Our Top 3 Predictions for The 2022 SRE Ecosystem

As we head into 2022 and thankfully put a challenging 2021 behind us, we at Fylamynt are looking to the future and pondering what changes to the SRE (Site Reliability Engineering) ecosystem are likely to unfold.

Scott Lasica
January 7, 2022

As we head into 2022 and thankfully put a challenging 2021 behind us, we at Fylamynt are looking to the future and pondering what changes to the SRE (Site Reliability Engineering) ecosystem are likely to unfold. In 2021 we saw some headline grabbing outages from the historic Facebook DNS mistake to severe AWS outages 3 times in the same month. Cloud incidents are inevitable, but we believe a few shifts in thinking and focus will help. Our top 3 predictions for 2022 are:


  1. Modernization of Runbooks
  2. Incident Response Automation
  3. Shifting Firefighting to Prevention


Modernization of Runbooks


In 2021 most of the SRE and Devops teams we spoke with still keep their runbooks in wikis, google drive or even physical printouts. Some not only had no runbooks at all, but hadn’t even heard the term before.


We believe 2022 is the year for sophistication and modernization of runbooks across many organizations. With every company having fierce competition, they can ill afford to have cloud incidents, and definitely not complete outage. Runbooks will be moved into tools designed to store them and allow appropriate execution when needed. For those just now emerging into the world of modern incident response, here are the basic steps needed:


  1. Implement monitoring tools (e.g. Datadog)
  2. Implement alerting tools (e.g. Splunk On-Call)
  3. Use Incident Management and Response tools (e.g. Squadcast)
  4. Use tools to create, store and execute your runbooks (e.g. Fylaymynt)


Why create and store your runbooks in a tool? Consider the following possibilities. If your organization has a level 1 help desk, or junior SREs, they could make mistakes in identifying the true source of the cloud issue, choosing which runbook to use and also the steps within the runbook itself. Conversely, you may have a very seasoned SRE that has responded and remediated so many times they overlook steps. Consistency in response and remediation is key to ensuring that you minimize the impact of the incident.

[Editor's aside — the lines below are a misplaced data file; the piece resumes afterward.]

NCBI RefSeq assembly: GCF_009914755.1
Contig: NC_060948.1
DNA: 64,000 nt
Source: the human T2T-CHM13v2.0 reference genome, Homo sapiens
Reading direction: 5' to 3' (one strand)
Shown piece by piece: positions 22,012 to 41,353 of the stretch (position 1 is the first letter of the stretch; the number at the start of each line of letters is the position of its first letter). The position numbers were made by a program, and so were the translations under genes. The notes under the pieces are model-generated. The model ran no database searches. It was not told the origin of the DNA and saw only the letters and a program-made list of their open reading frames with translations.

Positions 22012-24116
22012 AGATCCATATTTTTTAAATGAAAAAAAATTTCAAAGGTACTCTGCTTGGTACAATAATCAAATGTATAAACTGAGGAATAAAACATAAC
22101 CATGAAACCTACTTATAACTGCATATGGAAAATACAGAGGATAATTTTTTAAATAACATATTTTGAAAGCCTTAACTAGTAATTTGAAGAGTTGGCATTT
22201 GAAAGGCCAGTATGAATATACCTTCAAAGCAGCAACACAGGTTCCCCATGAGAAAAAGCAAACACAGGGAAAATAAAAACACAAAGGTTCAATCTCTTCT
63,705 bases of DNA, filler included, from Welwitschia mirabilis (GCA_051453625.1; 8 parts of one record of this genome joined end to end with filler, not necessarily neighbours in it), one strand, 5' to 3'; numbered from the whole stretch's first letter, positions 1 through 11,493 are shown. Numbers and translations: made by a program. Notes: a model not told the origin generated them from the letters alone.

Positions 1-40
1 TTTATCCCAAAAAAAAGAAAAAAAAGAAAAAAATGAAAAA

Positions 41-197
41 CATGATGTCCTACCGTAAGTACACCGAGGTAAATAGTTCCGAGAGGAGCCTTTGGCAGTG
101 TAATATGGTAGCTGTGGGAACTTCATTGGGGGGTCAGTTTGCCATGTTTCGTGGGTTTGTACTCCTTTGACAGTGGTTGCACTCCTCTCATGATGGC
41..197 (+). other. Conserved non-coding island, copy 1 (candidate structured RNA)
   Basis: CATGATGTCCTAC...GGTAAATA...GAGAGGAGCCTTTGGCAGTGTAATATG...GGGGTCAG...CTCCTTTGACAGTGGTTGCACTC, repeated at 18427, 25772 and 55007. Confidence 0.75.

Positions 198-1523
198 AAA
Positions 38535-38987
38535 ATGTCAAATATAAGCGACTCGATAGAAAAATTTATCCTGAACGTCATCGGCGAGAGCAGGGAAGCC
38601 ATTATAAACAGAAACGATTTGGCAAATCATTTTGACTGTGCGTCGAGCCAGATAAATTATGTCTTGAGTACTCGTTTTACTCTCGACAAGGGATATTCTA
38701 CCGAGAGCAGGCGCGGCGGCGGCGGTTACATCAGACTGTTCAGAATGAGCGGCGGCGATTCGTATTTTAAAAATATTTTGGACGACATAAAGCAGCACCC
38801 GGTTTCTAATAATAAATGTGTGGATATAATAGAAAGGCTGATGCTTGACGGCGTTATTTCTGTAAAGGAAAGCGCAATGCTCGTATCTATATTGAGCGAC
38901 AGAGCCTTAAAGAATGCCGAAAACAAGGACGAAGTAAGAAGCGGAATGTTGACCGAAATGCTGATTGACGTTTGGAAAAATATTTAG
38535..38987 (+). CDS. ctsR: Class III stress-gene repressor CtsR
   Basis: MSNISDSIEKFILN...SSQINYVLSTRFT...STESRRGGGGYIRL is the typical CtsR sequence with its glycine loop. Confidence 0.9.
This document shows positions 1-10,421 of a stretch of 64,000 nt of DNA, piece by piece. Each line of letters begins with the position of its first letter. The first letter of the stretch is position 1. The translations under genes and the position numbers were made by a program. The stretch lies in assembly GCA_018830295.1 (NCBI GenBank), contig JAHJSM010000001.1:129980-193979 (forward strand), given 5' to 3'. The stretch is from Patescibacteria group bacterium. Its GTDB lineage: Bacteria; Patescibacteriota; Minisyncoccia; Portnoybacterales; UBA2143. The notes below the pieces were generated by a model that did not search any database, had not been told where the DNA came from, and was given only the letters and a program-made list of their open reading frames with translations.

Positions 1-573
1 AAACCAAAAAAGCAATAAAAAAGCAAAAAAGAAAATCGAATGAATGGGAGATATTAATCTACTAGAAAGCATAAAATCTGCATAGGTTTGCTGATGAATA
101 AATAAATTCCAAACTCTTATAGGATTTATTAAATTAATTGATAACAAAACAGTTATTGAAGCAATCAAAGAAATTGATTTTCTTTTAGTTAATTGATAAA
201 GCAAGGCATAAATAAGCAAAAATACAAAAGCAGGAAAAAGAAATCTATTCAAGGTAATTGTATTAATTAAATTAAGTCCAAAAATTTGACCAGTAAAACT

Incident Response Automation


Once you’ve gotten your tooling in place, now comes the real savings: runbook automation. Today, even many of the most seasoned SRE teams are still hard coding together their runbook automation. For example, they write python scripts to run when an incident is triggered by their monitoring tool, which begins collecting data while the alerting tool does its thing. Maybe at this point they make some API calls to their incident management system so when the response team jumps in they can see what’s happening and start diagnosing the problem.


In 2022 this process will take a huge step forward. By utilizing low-code / no-code tools to quickly and easily assemble your runbook, your steps can not only execute automatically, but you can ensure they execute in the same way every time. Research has shown that 90% of the time spent in MTTR is identifying and verifying the source of the problem. By automating most or all of those tasks, you can reduce your MTTR by up to 90%.


From Firefighting to Preventing


Due to the changes already outlined, SRE teams will begin to see a shift away from constant reactive firefighting and will have the time and resources to dedicate to building out their systems with more resilience. Once firefighting is reduced, SREs can spend time on activities that add direct value to the business such as:

  • Modifying systems for increased scalability
  • Optimizing cloud spend
  • Standardization across systems
  • Hardening of availability
  • Increased performance


We hope to see these shifts happen as the year progresses, allowing SREs to provide even more value than they already have, and best of all, letting them sleep through the night.


Sleep well SREs.


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